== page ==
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Taking Stock #2 | Interview with Geoffrey de Mowbray

Global trade and business are interconnected by a web of supply chains. These ensure factories in China and farmers in South America are able to get their orders and produce to markets around the world. What happens when a global pandemic shuts down supply, halts transport routes and disrupts demand?

In this week’s Taking Stock vodcast, I chat with Geoffrey de Mowbray, founder and CEO at Dints International. He talks about his journey to setting up a supply chain logistics company working with clients around the developing world and shares tips and tricks on working your way through a pandemic!

Follow Geoffrey on LinkedIn or Twitter.

TRANSCRIPT OF INTERVIEW

Anil Stocker:

So hello, and welcome to the MarketFinance vodcast series called Taking Stock. I’m Anil Stocker, I founded MarketFinance back in 2011, and we deliver seamless funding solutions for ambitious business leaders here in the UK, who work here domestically and also internationally. And one thing I really enjoy about my role is the variety of business owners and entrepreneurs that I meet and hearing their journey, hearing their stories. And a few years ago, we decided to bring a little of that to light by inviting entrepreneurs to our office in shortage on Friday evenings for fireside chat and beers. Now with COVID, we’ve taken to this podcast format to showcase business owners, the challenges they face, how they think, and the solutions they’re bringing to the market and much more. So, very happy to introduce today our guest, Geoffrey de Mowbray, who’s the founder and CEO of Dints International. Hi Geoffrey, welcome to the show.

Geoffrey de Mowbray:

Hi. How are you?

Anil Stocker:

Good, good. We’ve known each other for a good number of years now. You were an early user of MarketFinance when we launched. So it’s great to catch up. So, why don’t you just quickly give a short background on yourself and what your business does?

Geoffrey de Mowbray:

Okay, great. So I’ve been running Dints since 2007. Before that, I’ve been running my own businesses since I was 16, I think, and probably only properly since I was 18, back in 2000. And it all started off because I was an ex-pat kid, and my parents were living in Africa. I wasn’t very good at school, wasn’t really destined to go to university. So went out there to visit them and started seeing opportunities, first of all in tech and then into the business where I am now, which is very much supply chain, logistics and trading.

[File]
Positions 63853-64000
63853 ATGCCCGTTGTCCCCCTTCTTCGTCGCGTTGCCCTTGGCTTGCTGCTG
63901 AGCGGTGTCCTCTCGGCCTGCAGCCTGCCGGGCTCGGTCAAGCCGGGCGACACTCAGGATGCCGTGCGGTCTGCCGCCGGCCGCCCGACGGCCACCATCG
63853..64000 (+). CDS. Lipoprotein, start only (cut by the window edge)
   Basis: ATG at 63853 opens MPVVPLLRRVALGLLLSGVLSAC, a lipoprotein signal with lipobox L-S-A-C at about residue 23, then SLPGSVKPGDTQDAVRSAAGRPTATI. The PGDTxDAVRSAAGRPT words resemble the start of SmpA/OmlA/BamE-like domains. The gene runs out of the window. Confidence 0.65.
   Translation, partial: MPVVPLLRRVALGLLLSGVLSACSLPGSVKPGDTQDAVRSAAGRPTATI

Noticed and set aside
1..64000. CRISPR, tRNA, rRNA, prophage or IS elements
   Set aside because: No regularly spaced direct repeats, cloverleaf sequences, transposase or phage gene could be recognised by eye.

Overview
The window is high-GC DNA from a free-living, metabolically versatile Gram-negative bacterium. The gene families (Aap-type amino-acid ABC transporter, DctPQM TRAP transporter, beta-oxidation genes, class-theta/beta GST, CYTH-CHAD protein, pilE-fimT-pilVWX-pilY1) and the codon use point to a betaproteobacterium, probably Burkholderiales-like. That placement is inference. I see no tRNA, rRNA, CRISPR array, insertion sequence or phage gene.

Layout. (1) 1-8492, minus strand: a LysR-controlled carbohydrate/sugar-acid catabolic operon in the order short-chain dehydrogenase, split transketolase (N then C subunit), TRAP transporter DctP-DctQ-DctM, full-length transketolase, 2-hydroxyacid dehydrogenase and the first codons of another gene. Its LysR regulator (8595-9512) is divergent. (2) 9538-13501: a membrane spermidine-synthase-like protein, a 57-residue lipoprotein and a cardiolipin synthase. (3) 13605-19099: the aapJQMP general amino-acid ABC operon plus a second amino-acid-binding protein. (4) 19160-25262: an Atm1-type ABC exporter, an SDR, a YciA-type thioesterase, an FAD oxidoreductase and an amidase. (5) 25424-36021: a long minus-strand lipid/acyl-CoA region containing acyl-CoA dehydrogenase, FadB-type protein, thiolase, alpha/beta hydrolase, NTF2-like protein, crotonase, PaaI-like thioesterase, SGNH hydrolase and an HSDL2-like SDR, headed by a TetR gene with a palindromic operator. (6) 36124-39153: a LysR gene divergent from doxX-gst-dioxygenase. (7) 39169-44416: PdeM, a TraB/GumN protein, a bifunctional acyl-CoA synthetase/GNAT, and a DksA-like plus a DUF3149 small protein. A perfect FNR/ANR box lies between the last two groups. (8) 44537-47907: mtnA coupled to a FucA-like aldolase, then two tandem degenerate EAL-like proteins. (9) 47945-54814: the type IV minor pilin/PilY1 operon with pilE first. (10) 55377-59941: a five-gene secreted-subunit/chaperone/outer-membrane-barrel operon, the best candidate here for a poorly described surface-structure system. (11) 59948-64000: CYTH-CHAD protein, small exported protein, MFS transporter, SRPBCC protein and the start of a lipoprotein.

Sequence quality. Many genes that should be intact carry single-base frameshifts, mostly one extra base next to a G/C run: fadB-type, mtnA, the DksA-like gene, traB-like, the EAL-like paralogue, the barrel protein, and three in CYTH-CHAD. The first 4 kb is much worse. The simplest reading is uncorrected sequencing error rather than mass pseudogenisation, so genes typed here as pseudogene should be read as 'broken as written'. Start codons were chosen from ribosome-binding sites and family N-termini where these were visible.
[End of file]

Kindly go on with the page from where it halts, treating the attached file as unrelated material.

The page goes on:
Anil Stocker:

Yes, I know. So you do business in some quite exotic locations. So why don’t you name a few of those African countries and what you’re helping with there, who your customers are?

Geoffrey de Mowbray:

I will do. So I guess, we started off in Africa. We now work in South America and just started in Asia now. But there in Africa, some of the main countries we work in or, some of the more exciting countries, shall we say? So Burkina Faso, Cote d’Ivoire, Mali, Ghana, parts of DRC, which is pretty challenging but it’s good fun. Mozambique, Madagascar, all over really. So there’s 17 countries in Africa where we do work or have worked. And although on the face of it, they seem like the challenging markets and they do have their challenges, in many ways I see where there’s the most opportunities because it’s more of a blank canvas in many respects.

Geoffrey de Mowbray:

And what we really do is, or what we have done is focused on supplying international companies. Working in those territories, you really struggle with sourcing their goods. So we source from Europe, US and Asia and we supply into primarily mines and construction companies and other heavy industries in many subsequent Africa, South America and Asia. And I think the form to our model is very much product based. So while we focused on those industries of view, is that the way we operate can be replicated across industries and moving into other things in the future. So yeah, it’s quite exciting. You get to travel lots, well not right now, but in general you get to travel lots, and definitely keeps you on your toes.

Anil Stocker:

So what, how do you go about getting a customer in Burkina Faso? Just talk me through that. Do you email people and say, hey, I can help you. Or do you get intros from people you know, on the ground? How does that work?

Geoffrey de Mowbray:

I mean, a lot of it, it all certainly all started with FaceTime. There’s nothing, is the same as if someone was trying to sell to you from China in England. You’re much more likely to buy off them if they’re in front of you rather than just emailing you from China or wherever. So FaceTime is important. I think when we started, when we and I started out, it was more important. I think as time goes on, word of mouth is obviously key. You do a good job, despite being a vast geographical area we work in, it’s quite a tight knit community. So you do things well and you get good referrals. We do do some… We do very little cold calling to be honest. There’s normally referrals or sort of strategic introductions, but we are blessed in that we kind of got 20 years of having built up the content base though. But strangely enough, when you do cold call people, if you get them at the right time and you know what you’re doing and they’ve got a problem, then they’re more than willing to try you out.

Anil Stocker:

Yeah. And who’s been your kind of, a really good customer for you and what have you been delivering for them?